That being said, it sounds like a bit of an anti-pattern. If you’re only given the interface, you should really be sticking to what the interface provides, and not worrying about the concrete type. If the important information from the concrete type varies, the interface should either expose this somehow, or you should rethink the design a bit.

  16. Grek40 says:

    The thing I don’t understand is, why so many MVVM posts promote to create a UserControl per ViewModel without any code behind and to bind it dynamically with some DataTemplate DataType binding. Without any code behind, wouldn’t it make sense to just write the XAML View directly inside the DataTemplate? Thats how I do it currently and whenever I’m facing a problem where code behind comes to mind, I can start thinking about the best solution (attached property, templated custom Control, UserControl) instead of getting lazy with some random “code behind can’t be avoided”.

    • Reed says:


      I don’t think there’s anything wrong with putting it in the template. It’s just tougher from a design standpoint. Using a UserControl allows you to use the designer tooling a bit more simply, and can (potentially) promote reuse of the view with a bit less of a clunky feel. That’s really a separate issue though, IMO – it’s about separating the View from the logic – the implementation details of the View are really up to you and what makes the most sense in your specific scenario.


  17. Lawrence says:

    Thanks Reed for an interesting article.

    I have been sold on WPF since I started using it, but I’m not sold on XAML. I tend to code WPF in C#.

    I am sold on separating the “business logic” (model) from the UI. Thanks for saying that so clearly in your article that anything could drive the model, a command line UI, automated code, WPF controls, etc.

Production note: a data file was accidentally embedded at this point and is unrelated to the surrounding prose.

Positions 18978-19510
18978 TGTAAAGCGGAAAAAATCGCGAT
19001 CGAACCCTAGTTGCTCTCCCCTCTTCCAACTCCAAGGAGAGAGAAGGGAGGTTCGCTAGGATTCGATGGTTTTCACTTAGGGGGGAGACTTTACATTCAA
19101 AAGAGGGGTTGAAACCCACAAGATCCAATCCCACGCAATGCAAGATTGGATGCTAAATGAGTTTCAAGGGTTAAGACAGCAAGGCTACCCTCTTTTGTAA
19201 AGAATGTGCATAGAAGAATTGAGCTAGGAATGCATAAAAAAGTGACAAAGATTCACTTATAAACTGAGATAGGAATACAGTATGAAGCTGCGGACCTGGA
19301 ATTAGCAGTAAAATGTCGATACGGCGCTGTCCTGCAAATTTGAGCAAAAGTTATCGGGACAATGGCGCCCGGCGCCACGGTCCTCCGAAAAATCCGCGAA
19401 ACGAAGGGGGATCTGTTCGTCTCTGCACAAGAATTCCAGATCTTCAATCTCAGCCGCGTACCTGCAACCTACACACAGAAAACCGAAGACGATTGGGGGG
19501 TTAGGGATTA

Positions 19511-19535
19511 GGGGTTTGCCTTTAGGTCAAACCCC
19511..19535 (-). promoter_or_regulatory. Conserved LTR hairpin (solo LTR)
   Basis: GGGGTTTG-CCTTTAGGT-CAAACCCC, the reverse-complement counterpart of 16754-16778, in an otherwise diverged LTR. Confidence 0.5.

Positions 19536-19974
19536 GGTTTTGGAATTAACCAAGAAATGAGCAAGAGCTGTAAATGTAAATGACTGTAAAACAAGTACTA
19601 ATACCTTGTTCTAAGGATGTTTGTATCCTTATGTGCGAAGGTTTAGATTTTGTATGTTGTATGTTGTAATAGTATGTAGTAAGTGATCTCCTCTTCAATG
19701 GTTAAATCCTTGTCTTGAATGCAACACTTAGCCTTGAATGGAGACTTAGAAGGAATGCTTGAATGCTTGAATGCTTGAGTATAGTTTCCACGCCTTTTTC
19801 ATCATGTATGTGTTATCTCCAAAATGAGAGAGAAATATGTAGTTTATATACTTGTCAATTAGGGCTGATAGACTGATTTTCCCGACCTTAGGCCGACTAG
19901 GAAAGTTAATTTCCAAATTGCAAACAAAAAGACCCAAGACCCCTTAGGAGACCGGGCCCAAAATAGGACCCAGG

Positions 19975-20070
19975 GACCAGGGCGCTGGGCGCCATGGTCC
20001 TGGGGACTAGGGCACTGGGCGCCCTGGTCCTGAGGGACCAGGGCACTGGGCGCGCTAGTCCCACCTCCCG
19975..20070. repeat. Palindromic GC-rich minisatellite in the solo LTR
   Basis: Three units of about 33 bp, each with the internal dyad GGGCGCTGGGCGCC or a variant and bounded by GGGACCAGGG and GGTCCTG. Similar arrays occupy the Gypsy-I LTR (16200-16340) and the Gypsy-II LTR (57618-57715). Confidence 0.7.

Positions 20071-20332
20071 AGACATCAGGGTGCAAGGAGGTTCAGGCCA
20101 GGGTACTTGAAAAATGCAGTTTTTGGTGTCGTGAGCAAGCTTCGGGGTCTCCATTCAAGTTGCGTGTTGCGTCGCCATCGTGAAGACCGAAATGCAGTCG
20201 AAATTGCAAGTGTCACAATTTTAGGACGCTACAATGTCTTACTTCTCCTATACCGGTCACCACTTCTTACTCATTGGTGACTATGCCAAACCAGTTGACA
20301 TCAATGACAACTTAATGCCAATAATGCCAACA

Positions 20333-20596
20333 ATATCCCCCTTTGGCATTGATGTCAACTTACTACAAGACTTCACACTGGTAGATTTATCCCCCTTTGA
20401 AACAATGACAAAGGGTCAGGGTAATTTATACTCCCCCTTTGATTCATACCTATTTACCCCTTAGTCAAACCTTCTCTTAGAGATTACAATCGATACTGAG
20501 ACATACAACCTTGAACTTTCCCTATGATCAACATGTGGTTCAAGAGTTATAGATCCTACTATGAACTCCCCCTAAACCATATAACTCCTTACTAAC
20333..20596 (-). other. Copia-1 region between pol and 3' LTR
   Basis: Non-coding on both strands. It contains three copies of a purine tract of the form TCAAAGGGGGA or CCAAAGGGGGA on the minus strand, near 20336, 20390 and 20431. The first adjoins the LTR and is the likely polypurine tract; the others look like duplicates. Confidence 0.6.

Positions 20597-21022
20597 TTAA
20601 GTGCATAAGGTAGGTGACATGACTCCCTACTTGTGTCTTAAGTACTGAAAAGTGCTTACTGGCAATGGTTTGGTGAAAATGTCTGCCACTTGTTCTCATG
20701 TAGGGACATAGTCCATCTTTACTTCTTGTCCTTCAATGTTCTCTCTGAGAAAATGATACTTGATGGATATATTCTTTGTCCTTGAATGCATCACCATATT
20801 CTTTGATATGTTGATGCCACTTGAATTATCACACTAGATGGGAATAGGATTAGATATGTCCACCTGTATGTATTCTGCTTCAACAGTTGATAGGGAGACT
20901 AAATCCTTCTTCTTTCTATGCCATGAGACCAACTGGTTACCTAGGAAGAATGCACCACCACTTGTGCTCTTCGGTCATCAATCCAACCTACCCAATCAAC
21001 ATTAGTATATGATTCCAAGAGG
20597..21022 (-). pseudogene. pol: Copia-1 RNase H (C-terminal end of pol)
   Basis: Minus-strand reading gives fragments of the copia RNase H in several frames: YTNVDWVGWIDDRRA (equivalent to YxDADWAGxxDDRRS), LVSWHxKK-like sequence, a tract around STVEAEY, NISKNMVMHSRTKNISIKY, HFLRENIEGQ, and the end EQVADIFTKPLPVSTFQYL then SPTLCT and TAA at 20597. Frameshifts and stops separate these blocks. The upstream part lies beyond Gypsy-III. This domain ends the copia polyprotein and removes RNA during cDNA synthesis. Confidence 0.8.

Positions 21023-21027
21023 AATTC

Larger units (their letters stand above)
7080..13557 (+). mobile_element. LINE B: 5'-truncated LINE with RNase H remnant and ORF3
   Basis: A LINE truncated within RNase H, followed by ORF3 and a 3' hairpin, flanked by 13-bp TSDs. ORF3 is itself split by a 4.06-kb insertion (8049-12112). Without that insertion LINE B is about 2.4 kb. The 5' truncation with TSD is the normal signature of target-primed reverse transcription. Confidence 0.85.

For XAML, I can see the argument that a designer can change the look of the controls without changing, and potentially breaking, “code”, but in fact, the designer could break the bindings and other things in XAML. I think what is meant here is the designer cannot break the “code” in the model because they are not editing the model.

    One of my issues is handling arrays of rows of parameters. I don’t want a list box or anything that scrolls. These need to be flat simple industrial screens. For example, when the GUI connects to one machine, there may be 10 rows of parameters, and view should display 10 rows on the screen. On a different machine, there may be 25 rows of parameters, and the view should display 3 screens, 2 with 10 rows and 1 with 5 rows. XAML has no programming logic to do this, but writing WPF in C#, it can be done and keep the view separate from the model.

    I have had other views which are parameterized for different numbers of rows and columns based on the model. They get updated data to display in certain fields and get inputs from the user for calibration. There are different calibration screens for different types of systems, each with different numbering of rows & columns and data types. The “view” is written in C# and WPF to generate the “view” algorithmically based on the model.

    What do you think?

    • Reed says:


      There’s no technical barrier from writing (most of) WPF’s view layers in C# instead of XAML. It doesn’t really change the underlying architectural pattern – but it does potentially make it more difficult to keep the separation.

      Note that your example – having views change based on number of items – is actually possible in XAML as well. With things like behaviors or attached properties, there’s really no technical barrier to using XAML either – it becomes more of a personal choice or decision based on the perceived amount of work vs. benefit.



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  2. […] Windows Presentation Foundation provides us with new opportunities to build applications that are very flexible to design, easy to maintain, and clear to understand.  By taking advantage of Data Binding, Commands, and Templating, we can rethink the way we build our applications, and design them using the Model-View-ViewModel Pattern. […]